1 Answer | Add Yours
One of the things that I really appreciate about this story is the way that it both modernises Chekhov's classic but also re-tells it from the woman's perspective, giving a uniquely female point of view to the theme of adultery and love and the tangle of relationships that is involved in the affair. To me, one of the most convincing parts of this story was Anna's feelings after having committed adultery and how she felt a strange mixture of emotions, dominated by shame. Note what Anna is said to feel after their first tryst:
A sense of shame overpowered her: it was smeared everywhere on her body, the smell of it, the richness of it. She tried to reall him, and his face was confused in her memory: she would have to shout to him across a jumbled space, she would have to wave her arms wildly. You love me! You must love me! But she knew he did not love her, and she did not love him; he was a man who drew everything up into himself, like all men, walking away, free to walk away, free to have his own thoughts, free to envision her body, all the secrets of her body...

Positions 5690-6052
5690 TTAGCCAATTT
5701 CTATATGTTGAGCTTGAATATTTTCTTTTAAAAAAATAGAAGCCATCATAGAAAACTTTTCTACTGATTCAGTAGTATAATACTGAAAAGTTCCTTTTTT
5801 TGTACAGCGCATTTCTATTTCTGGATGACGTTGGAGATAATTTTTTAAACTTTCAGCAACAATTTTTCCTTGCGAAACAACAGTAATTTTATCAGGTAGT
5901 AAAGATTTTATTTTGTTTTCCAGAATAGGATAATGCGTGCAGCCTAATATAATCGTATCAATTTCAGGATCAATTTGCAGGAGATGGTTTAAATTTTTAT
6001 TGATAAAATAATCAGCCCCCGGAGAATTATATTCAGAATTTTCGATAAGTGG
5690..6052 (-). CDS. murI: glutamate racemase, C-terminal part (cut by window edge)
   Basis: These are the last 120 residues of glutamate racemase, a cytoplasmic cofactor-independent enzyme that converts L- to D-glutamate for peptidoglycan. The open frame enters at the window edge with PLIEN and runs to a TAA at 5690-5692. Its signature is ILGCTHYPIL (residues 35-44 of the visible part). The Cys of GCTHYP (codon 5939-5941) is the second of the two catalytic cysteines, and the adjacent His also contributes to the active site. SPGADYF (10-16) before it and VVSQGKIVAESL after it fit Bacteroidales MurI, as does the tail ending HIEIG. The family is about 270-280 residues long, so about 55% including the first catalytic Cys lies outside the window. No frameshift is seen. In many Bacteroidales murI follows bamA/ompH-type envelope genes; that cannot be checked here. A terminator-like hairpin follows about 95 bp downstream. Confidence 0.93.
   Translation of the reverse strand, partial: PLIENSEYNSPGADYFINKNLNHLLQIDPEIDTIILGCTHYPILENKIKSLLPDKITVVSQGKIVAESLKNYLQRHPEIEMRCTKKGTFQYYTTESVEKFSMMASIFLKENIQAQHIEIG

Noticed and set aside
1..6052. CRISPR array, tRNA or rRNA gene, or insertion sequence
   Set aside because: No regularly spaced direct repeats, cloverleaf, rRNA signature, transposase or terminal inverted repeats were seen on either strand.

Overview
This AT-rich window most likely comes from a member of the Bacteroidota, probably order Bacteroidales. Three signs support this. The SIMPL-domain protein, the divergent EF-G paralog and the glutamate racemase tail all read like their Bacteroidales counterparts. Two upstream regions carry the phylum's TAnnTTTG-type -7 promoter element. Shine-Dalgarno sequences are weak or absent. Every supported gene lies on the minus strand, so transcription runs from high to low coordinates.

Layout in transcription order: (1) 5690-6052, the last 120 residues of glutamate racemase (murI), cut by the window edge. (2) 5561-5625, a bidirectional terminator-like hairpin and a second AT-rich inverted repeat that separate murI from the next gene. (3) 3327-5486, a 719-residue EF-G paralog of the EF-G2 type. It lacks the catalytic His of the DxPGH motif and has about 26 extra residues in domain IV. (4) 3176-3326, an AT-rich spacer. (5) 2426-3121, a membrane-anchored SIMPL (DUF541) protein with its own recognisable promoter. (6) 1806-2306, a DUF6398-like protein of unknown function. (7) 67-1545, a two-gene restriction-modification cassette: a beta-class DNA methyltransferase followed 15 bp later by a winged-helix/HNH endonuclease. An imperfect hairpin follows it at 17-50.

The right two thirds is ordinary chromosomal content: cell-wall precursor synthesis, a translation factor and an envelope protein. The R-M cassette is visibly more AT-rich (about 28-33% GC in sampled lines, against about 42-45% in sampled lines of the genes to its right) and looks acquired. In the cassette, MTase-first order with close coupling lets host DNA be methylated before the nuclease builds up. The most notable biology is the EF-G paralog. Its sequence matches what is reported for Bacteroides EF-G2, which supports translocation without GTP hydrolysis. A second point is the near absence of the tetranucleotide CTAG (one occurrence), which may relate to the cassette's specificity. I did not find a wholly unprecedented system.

This to me offers a distinctly female point of view on the adulterous relationship that Anna has, combining the sense of shame with also a kind of exultation. Note how the sense of shame is given a "richness" that suggests that Anna does not entirely view this affair as a negative thing. Also, we see Anna's desperation and her assumption that her lover does not love her in return but is free to fantasise about her.
We’ve answered 318,910 questions. We can answer yours, too.Ask a question